A typical task when you run AEM as a platform is deployment. As platform team you own the platform, and you own the admin passwords. It’s your job to deploy the packages delivered by the various teams to you. And it’s also your job to keep the platform reliable and stable.
With every deployment you have the chance to break something. And not only the part of the platform which belongs to the team which code you deploy. That’s not a problem, if their (incorrect) code breaks their parts. But you break the system of other tenants, which are not involved at all in the deployment.
This is one of the most important tasks for you as platform owner. A single tenant must not break other tenants! Never! The problem is just, that it’s nearly impossible to guarantee. You typically rely on trust towards the development teams and that they earn that trust.
To help you a little bit with this, I created a simple maven plugin, which can validate content-packages against a ruleset. In this ruleset you can define, that a content-package delivered by tenant A will only contain content paths which are valid for tenant A. But the validation should fail, if the content-package would override clientlibraries of tenant-B. Or which will introduce new overlays in /apps/cq. Or which introduces a new OSGI setting with a non-project PID. Or anything else which can be part of a content-package.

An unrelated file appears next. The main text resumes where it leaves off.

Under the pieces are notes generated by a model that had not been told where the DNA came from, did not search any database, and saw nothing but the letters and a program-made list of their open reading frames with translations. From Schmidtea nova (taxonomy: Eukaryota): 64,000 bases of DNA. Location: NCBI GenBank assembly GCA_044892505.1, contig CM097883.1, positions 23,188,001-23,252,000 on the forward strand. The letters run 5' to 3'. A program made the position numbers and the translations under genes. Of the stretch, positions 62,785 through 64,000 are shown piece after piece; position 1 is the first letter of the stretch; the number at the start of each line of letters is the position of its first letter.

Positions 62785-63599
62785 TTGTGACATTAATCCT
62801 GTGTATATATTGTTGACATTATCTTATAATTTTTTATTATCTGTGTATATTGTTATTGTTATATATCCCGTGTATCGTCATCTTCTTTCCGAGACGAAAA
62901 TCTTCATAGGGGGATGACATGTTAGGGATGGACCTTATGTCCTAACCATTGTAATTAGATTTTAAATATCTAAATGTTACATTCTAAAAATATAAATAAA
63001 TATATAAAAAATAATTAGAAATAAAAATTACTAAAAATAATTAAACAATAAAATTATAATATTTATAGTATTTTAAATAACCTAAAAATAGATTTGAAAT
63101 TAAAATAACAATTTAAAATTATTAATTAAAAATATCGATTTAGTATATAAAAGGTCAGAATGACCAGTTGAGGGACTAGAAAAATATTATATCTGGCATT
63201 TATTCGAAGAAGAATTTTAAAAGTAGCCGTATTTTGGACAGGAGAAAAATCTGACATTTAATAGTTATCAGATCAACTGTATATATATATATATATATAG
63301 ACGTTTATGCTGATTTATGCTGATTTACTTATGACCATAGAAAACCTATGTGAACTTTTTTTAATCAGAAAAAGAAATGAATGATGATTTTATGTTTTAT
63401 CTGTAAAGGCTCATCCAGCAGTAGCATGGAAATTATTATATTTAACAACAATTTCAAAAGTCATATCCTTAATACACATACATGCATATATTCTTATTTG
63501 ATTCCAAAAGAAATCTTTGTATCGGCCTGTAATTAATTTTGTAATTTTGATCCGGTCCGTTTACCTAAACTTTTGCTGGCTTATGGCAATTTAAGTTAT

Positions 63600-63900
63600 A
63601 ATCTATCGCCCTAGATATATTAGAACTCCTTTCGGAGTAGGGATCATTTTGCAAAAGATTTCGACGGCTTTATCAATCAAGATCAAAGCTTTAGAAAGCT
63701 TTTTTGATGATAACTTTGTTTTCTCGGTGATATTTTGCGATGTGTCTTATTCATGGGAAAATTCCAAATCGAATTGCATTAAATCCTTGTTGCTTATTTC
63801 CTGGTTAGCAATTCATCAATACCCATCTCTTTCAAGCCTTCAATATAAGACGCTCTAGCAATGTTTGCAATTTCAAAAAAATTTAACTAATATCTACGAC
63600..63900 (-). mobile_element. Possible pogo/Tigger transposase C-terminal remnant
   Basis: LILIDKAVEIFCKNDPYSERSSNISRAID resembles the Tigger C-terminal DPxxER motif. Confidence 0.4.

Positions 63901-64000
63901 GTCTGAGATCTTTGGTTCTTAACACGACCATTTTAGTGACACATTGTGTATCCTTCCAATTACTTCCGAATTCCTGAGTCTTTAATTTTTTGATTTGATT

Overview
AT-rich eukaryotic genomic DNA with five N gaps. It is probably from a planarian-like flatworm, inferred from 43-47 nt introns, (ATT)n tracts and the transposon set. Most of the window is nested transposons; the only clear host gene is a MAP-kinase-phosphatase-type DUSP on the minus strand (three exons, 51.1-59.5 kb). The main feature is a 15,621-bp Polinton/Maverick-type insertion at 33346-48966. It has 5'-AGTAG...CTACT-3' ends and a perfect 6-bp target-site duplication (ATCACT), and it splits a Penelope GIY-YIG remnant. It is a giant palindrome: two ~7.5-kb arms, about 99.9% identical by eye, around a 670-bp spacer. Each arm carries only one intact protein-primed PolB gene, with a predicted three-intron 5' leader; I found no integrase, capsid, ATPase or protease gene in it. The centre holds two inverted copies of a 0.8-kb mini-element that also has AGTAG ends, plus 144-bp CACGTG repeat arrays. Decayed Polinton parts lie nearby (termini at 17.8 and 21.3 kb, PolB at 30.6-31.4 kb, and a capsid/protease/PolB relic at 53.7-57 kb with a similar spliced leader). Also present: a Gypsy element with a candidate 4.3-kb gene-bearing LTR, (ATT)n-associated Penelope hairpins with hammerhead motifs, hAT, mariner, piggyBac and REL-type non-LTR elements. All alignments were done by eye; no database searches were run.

Check out the the github repo and the README for its usage.
As already noted above, it can help you as a platform owner to ensure a certain quality of the packages you are supposed to install. On the other hand it can help you as project team to establish a set of rules which you want to follow. For examples you can verify a “we don’t use overlays” policy with this plugin as part of the build.
Of course the plugin is not perfect and you still can easily bypass the checks, because it does not parse the .content.xml files in there, but just checks the file system structure. And of course I cannot check bundles and the content which comes with them. But we all should assume that no team wants to break the complete system when deployment packges are being created (there are much easier ways to do so), but we just want to avoid the usual errors, which just happens when being under stress. If we catch a few of them upfront for the cost of configuring a rulset once, it’s worth the effort 🙂